The Barkhausen Stability Criterion is simple, intuitive, and
wrong. During the study of the phase margin of linear systems, this
criterion is often suggested by students grasping for an intuitive
understanding of stability. Unfortunately, although counterexamples are
easy to provide, I do not know of a satisfying disproof to the
Barkhausen Stability Criterion that combats this intuition.
Some textbooks even state the Barkhausen Stability Criterion (although
none refer to it by name). In their introduction of the Nyquist
Stability Criterion, Chestnut and Meyer state
If in a closed-loop control system with sinusoidal excitation the
feedback signal from the controlled variable is in phase and is equal or
greater in magnitude to the reference input at any one frequency, the
system is unstable.[3, page 142]
They continue to insist that ``[t]he Nyquist stability criterion
presents this fact in a rigorous mathematical form.'' This introduction
is completely wrong, and Chestnut and Mayer even provide the Nyquist plot
of a perfect counterexample a mere fourteen pages later (while defining
conditionally-stable nonlinear systems).
The history of the Barkhausen Stability Criterion is an unfortunate one.
In 1921, during his study of feedback oscillators, Barkhausen developed
a ``formula for self-excitation''
where K is an amplifier gain factor and
is the frequency
dependence of the feedback loop. This equation was originally intended
for the determination of the oscillation frequency for use in radio
transmitters. However, before conditionally-stable nonlinear systems
were understood, it was widely believed that only a single value of K
separated stable and unstable regions of behavior. Thus, Barkhausen's
Criterion was incorrectly used as a stability criterion, especially in
the German literature .
The concept, as stated by Chestnut and Mayer, seems intellectually
satisfying. In fact, I've often had students (and professors) ask,
``But if the gain around the loop is five, and the total phase shift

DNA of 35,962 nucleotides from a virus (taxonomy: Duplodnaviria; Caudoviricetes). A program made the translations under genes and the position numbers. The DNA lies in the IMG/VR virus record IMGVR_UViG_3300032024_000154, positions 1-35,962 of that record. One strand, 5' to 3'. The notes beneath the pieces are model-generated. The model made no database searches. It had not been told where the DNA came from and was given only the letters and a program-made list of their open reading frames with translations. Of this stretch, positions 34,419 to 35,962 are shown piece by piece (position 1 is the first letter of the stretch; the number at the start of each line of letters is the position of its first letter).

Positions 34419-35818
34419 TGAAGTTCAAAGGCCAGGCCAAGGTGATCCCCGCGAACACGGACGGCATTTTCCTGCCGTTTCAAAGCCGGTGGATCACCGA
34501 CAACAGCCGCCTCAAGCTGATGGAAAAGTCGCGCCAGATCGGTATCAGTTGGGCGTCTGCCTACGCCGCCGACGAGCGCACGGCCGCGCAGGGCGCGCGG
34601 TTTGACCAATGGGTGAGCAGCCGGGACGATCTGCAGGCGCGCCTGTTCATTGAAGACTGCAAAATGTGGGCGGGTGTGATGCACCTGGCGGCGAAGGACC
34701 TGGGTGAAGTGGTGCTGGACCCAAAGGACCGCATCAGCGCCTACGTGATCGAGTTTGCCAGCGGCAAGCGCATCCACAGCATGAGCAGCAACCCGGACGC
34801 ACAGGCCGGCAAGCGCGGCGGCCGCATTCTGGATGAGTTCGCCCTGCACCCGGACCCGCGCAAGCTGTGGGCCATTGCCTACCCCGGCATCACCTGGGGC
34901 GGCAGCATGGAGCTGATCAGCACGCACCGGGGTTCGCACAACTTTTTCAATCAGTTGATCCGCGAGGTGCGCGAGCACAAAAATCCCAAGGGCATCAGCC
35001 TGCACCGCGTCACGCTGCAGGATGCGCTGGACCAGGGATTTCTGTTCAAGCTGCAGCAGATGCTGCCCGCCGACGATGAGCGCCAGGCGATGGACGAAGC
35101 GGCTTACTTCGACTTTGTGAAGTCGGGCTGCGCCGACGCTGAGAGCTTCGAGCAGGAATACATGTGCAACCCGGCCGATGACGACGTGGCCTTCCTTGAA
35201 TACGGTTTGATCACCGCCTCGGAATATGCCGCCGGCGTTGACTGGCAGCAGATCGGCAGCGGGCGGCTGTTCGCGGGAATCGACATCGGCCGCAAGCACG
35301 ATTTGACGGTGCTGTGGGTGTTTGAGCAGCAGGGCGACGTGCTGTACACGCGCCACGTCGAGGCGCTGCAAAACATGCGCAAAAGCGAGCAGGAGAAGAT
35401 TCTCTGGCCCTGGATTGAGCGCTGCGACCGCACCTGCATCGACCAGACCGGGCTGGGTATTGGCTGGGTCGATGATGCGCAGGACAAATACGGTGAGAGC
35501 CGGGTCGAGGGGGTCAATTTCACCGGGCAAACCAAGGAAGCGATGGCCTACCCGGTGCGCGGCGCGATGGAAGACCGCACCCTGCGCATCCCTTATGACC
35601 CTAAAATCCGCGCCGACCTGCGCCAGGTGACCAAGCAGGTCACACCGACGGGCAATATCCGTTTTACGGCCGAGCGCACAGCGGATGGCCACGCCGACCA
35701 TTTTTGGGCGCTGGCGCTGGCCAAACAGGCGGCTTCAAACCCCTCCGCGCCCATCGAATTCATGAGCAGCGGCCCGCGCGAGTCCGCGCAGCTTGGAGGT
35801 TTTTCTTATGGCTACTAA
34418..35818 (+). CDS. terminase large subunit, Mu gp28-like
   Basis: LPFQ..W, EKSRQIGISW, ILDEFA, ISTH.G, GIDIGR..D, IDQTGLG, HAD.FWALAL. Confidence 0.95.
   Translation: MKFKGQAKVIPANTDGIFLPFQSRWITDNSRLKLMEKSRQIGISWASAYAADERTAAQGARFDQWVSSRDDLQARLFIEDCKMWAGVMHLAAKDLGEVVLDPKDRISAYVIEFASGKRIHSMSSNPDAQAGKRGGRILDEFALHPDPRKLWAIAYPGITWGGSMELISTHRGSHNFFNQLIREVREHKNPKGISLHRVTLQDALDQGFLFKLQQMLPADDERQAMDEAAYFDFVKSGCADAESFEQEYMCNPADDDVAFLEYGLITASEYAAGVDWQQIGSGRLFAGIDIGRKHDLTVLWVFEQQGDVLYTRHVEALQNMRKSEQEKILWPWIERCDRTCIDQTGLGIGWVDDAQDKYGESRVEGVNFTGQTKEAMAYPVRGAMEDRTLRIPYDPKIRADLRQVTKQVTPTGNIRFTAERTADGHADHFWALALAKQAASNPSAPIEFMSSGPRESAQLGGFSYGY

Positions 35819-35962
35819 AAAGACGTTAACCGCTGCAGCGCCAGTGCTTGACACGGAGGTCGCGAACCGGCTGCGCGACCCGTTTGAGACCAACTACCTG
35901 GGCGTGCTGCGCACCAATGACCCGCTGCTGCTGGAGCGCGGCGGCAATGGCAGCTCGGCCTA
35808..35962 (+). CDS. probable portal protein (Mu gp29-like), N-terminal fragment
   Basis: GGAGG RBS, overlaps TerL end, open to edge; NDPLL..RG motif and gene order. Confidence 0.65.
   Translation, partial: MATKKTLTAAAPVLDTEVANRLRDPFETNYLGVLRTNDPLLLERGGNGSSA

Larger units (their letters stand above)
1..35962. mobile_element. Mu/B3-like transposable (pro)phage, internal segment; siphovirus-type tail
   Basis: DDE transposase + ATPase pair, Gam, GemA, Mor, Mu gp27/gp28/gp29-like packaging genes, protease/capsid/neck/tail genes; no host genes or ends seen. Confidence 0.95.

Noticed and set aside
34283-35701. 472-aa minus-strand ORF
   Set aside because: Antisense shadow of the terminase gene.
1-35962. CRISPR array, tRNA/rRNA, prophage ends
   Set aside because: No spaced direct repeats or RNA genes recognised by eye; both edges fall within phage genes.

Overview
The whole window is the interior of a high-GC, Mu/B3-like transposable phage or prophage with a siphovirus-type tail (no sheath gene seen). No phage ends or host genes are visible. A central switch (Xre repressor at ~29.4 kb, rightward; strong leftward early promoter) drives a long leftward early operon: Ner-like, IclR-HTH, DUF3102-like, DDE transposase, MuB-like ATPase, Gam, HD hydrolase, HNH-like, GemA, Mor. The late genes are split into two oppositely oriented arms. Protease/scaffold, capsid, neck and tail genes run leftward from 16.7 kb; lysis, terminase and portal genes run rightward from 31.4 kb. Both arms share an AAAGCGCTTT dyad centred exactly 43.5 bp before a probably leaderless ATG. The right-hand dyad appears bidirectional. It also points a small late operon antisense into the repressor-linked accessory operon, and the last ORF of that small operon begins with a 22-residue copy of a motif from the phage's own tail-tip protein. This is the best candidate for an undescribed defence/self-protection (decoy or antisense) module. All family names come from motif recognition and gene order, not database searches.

around the loop is exactly zero, then doesn't that imply that any signal
around the loop will grow with time?''
This reasoning, although deeply flawed, seems to make sense. There is
no shortage of counterexamples, such as
Yet quoting a counterexample rarely satisfies the student. Dislodging
this intuitive misconception is an uphill battle. Thus, it is worth
refuting this argument in every possible way.
Using Black's Formula provides one refutation. For a system with unity
negative feedback and loop transfer function L(s), the closed-loop
transfer function is
Clearly, if we know that
at some frequency, then we know
that the system is unstable. However, knowing that the loop transfer
function is negative and larger than one at one particular frequency
gives us no information about stability. For example, if all we know is
then perhaps L(s)=-5 for all s. Thus
Knowing the magnitude and phase at one frequency does not give us enough
information to assess stability.
In a root-locus sense, knowing that
only means that
for less loop gain, we would have closed-loop poles on the imaginary
axis. However, we do not know if increasing the gain fivefold moved the
closed-loop poles into the left half-plane or into the right half-plane.
In a Nyquist sense, knowing that
only means that there
may be encirclements of the s=-1 point. However, this fact alone is
not enough information to assess stability. Without more information,
we cannot tell how many encirclements there are (or what direction the
encirclements are in) or even how many open-loop poles are in the right
half-plane. We do not have enough information to determine the number
of closed-loop poles in the right half-plane (Z=N+P), because we know
neither the number of encirclements N, nor the number of open-loop
poles in the right half-plane, P.
Unless we know that
for some frequency, knowing the
value of the loop transfer function at one frequency gives us no
information about stability. Down with Barkhausen!
Kent H Lundberg